This complete interview may be heard at the Mormon Women Project podcast.

Eva Witesman is a professor of public management at BYU, and also serves as an advisor for several non-profit organizations. Her path has surprised her at times, as she has sought revelation from God and made deliberate choices to follow the counsel of the Spirit. She is the mother of four living children (including one adopted daughter), and two children who were born still. She and her husband cooperatively parent as they support each other’s personal pursuits. Eva gave a July 2017 BYU devotional called “A Future Only God Could See For You,” which commented on the right each woman has to her own personal revelation regarding her educational or personal path. In this interview, Eva follows up on some of the ideas in her devotional, and talks more about her own career and family journey.

You teach at the BYU Marriot School of Business, but your work extends far beyond your teaching. Can you talk briefly about what else you’re involved in professionally right now?

The specific work that I do, both in the school and outside, really deals with government and non-profit organizations. I do everything from talking about how best to manage those, to volunteering in them myself as a board member of a couple of different non-profit organizations. I sit on a board that deals with evidence-based research at the state level for prevention of drug and alcohol use and of suicide.

Is that the path you expected to go down when you started studying Public Policy and Management in grad school?

It’s funny, because if you look backwards it looks like a really straight line from everything that I did even in high school and college—like it was just sort of one brick building on top of another. But at the time I had no idea where I was headed, or what I was going to end up doing. I certainly didn’t envision myself being a full-time professor, much less at BYU. (I was never a student here.) It felt at the time like a totally disjointed path, or at least not a straight shot. But looking back it all makes sense.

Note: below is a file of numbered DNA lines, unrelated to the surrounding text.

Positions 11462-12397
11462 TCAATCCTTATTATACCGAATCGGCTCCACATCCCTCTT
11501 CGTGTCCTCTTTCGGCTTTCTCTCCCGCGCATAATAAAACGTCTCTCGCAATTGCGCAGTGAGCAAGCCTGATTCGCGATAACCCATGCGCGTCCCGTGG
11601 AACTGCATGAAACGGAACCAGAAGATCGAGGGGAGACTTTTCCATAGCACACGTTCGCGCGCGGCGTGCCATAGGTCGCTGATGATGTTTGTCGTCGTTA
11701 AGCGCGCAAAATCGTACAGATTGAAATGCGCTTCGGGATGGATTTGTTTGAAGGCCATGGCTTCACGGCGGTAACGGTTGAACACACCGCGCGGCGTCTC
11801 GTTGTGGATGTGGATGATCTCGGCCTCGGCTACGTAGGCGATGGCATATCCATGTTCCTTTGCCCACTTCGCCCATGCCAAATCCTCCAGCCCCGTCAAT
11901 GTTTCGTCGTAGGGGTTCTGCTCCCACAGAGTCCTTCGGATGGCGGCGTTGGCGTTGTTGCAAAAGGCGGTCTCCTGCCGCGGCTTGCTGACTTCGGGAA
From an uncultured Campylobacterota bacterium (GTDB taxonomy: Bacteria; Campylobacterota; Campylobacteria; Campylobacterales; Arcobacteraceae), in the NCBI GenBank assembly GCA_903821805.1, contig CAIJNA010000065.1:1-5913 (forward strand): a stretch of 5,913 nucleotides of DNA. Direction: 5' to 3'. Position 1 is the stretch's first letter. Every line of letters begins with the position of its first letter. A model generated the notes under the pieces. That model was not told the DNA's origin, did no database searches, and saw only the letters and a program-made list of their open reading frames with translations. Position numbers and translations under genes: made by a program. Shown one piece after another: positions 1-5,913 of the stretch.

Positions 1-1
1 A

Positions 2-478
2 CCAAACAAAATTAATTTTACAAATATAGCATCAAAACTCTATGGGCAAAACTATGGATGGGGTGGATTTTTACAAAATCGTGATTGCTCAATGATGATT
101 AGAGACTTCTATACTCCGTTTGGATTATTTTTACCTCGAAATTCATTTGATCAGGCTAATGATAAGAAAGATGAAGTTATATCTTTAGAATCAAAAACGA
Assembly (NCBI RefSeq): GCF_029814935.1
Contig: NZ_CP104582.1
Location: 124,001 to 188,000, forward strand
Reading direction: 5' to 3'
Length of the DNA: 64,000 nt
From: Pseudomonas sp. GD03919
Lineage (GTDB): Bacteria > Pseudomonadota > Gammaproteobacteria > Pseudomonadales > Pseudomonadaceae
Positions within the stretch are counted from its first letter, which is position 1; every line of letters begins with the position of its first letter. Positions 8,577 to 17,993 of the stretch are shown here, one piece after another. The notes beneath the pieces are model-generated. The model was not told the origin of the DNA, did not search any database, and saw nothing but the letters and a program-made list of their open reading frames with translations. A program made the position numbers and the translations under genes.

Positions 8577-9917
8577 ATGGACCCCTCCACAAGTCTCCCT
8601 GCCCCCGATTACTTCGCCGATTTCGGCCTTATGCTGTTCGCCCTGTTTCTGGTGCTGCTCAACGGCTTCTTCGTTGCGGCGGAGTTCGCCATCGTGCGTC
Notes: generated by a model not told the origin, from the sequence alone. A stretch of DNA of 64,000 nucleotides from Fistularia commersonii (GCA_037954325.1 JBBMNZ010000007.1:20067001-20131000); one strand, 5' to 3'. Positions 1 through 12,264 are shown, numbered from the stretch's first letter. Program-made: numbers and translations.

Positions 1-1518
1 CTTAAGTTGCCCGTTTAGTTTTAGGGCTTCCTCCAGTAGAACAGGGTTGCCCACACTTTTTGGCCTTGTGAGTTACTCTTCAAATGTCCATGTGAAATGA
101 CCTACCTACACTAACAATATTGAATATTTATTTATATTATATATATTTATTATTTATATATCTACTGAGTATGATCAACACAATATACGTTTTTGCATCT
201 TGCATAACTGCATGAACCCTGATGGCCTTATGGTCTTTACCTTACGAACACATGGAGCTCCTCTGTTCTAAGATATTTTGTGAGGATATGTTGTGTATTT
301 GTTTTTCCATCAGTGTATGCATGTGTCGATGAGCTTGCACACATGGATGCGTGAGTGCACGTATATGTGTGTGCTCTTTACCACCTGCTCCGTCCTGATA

What initially excited you about doing this work? About Public Policy and Management and the analysis that you do for non-profit organizations?

Really it’s the public and non-profit piece that was always sort of inside me somewhere. I was drawn to a lot of arts and a lot of volunteer opportunities when I was in high school. That continued in college when I was an undergrad at the University of Utah. I was really engaged with the Bennion Center there and I did a lot of volunteering with them, and actually helped develop their brand new service learning courses. When it was time to graduate, I was only interested in applying for non-profit or government jobs. I think I applied for just one private sector job, and I really didn’t have a lot of interest in taking it. So I ended up working at a non-profit.

But I wasn’t self-aware enough to realize that that was something I was choosing. That’s just what resonated with me. That’s what I cared about. That’s what was interesting to me, and I didn’t want to do a job that didn’t interest me. I wasn’t about the money. I wasn’t about making someone else money. I wasn’t even about the innovation of the product or the services, which can be really cool. For me it was about service, it was always about service.

Once I ended up working in a non-profit, I fell in love with the work. And not just the specific work of that organization (we were developing educational software), but the idea of working for the public good in general. It sort of chose me. Which sounds super cliché, but that’s exactly what happened.

You had several revelatory moments along your educational path that surprised you. How did you recognize that it was God’s voice directing you in those moments?

It’s been a serious matter of practice over time trying to understand when it’s His voice, and when it’s my voice, or maybe even coming from some place a little more sinister. For me there are a couple of experiences that sort of set apart the Lord’s voice. The first one is the feeling of the Spirit—so it is less about the message and more about the messenger. I experience it the way that it’s described in the scriptures: a burning in the bosom and a clarity in the mind. I feel it in my mind and in my heart and, especially when it’s strong, it’s an overwhelming burning sensation. It’s clear and it’s unmistakable. For the biggest moments in my life, that’s been the key distinguishing factor.